Purchasing health insurance is often fraught with peril for consumers. The options can be unclear and confusing, yet the consequences of a poor choice can carry grave health and financial consequences.
Consumers Union, the policy and advocacy arm of Consumer Reports, conducted several studies to identify the obstacles facing consumers. A key finding is that consumers don't want the cheapest health plan they can find, but rather the best value plan they can afford. That is where it can get tricky, however. A consumer's notion of value is usually a sophisticated balancing act, including what services are covered by the plan and what share of costs the patient will have to pay.
The rub is that it is nearly impossible for most consumers to calculate health plan value. Traditional health plan summaries don't provide much insight into overall coverage provided by the plan. The discrete features of the plan -- deductible, coinsurance, copays, plan limits -- are too numerous and confusing to be calculated by the consumer into an overall coverage "number." Even plan features like the patient's "out-of-pocket maximum" can't meet this need because there are often too many exceptions.
The Affordable Care Act (ACA) has some key provisions to address this gap. In 2014, health plans sold to individuals and small businesses must conform to one of four levels of coverage called the "metal tiers." These tiers (platinum, gold, silver and bronze) represent the overall coverage or cost-sharing provided by the plan for a fixed set of medical services with platinum containing the most generous plans and the bronze the least generous. The ACA uses the concept of "actuarial value" to measure the overall financial protection offered by health plans in a standardized way. Even though the specific health plan features (like the deductible) will likely vary within a tier, the average, overall financial protection will be about the same. Our testing showed that these metal tiers made it significantly easier for consumers to navigate their options and make sound choices.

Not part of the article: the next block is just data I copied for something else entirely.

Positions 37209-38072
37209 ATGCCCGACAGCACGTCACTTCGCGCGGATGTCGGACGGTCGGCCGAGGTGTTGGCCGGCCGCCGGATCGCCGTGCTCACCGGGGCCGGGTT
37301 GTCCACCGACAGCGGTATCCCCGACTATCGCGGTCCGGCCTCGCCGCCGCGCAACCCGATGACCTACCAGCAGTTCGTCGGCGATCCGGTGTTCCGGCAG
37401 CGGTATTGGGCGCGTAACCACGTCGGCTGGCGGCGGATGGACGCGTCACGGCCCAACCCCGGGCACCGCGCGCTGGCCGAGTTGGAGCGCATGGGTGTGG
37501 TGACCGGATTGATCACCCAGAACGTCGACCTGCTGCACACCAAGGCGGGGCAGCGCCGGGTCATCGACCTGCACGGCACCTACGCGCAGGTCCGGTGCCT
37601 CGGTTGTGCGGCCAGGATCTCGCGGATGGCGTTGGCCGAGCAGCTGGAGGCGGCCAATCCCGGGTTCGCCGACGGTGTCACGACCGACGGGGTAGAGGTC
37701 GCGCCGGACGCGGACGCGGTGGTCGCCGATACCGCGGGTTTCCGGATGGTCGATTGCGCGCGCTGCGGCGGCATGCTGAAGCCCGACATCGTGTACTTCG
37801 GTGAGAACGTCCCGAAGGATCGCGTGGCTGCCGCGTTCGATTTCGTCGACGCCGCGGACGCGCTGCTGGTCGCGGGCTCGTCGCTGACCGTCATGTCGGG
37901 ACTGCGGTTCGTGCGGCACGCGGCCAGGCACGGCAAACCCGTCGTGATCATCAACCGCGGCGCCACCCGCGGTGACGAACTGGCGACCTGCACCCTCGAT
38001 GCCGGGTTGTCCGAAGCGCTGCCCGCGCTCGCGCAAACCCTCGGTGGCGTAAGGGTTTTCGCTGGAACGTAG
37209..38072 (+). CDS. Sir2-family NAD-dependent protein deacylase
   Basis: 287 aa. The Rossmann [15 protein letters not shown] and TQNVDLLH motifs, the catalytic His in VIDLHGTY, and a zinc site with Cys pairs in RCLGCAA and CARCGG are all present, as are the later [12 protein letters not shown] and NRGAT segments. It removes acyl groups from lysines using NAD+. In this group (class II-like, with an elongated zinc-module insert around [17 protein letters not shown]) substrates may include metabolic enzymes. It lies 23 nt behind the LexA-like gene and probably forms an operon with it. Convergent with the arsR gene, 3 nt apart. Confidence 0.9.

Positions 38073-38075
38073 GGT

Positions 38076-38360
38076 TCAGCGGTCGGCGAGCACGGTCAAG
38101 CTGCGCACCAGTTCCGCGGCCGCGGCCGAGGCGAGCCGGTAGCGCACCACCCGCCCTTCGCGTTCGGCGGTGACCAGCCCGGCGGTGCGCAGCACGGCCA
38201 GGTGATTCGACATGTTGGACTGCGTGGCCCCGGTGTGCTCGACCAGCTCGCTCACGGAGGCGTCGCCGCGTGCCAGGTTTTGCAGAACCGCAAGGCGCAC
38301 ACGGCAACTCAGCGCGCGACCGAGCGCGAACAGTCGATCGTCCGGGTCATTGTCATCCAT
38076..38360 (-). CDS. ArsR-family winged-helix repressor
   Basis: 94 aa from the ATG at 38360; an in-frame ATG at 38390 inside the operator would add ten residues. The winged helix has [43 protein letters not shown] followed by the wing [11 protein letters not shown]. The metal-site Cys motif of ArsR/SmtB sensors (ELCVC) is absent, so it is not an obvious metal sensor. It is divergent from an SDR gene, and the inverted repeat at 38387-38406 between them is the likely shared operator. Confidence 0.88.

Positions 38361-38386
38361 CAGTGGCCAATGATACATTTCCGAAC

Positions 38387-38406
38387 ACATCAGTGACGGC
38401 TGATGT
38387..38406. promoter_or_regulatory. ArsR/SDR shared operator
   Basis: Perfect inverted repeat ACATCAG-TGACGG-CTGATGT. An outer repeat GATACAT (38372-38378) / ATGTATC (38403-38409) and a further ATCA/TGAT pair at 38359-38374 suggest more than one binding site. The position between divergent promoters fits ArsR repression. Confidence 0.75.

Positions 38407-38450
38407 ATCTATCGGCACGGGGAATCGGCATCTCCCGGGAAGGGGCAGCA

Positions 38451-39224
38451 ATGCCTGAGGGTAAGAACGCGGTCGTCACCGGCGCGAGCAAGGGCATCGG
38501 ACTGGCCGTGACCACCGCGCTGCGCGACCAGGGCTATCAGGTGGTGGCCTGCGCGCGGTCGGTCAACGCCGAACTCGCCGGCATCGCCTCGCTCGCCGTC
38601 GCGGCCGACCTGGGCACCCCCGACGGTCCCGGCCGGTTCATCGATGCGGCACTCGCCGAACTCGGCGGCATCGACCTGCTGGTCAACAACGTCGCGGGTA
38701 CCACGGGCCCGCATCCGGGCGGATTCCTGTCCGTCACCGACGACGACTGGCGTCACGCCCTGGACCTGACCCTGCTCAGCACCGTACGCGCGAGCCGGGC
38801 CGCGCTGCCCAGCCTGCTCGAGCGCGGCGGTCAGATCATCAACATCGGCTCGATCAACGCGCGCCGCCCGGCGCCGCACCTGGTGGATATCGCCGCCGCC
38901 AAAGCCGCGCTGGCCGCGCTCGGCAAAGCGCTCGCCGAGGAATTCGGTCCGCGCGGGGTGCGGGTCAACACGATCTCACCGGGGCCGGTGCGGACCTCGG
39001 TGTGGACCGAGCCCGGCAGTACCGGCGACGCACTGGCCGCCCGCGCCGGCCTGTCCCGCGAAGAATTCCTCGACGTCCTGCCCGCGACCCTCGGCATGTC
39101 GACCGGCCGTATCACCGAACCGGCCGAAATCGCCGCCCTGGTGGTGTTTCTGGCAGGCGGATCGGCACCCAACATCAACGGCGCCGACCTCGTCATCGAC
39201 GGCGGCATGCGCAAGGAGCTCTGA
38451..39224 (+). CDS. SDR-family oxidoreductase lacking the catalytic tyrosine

However, it remains to be seen how well the metal tiers will meet consumer's preference to identify value in their health insurance choices. The final regulation governing actuarial value has not yet been written. In order for the metal tier designation to be comparable across health plans, the regulation must include strong rules to standardize how actuarial value is calculated. Studies have shown that different models can produce very different actuarial values for the same plan design. For example, a "standard population" must be used when the overall financial protection is calculated. If this aspect of the calculation is allowed to vary each time the value of a plan design is estimated, the results will not be comparable across plans in a strong, apples-to-apples process.
Actuarial value -- along with the essential health benefits package -- will determine the level of coverage available to many consumers in 2014. A fair and robust regulation is needed to fill the gap that exists today and ensure that consumers can finally find the value in their health insurance choices. In turn, creating the tools that allow consumers to act as informed shoppers is a critical element in creating health insurance markets that are truly competitive.
The Consumers Union study referenced can be found here.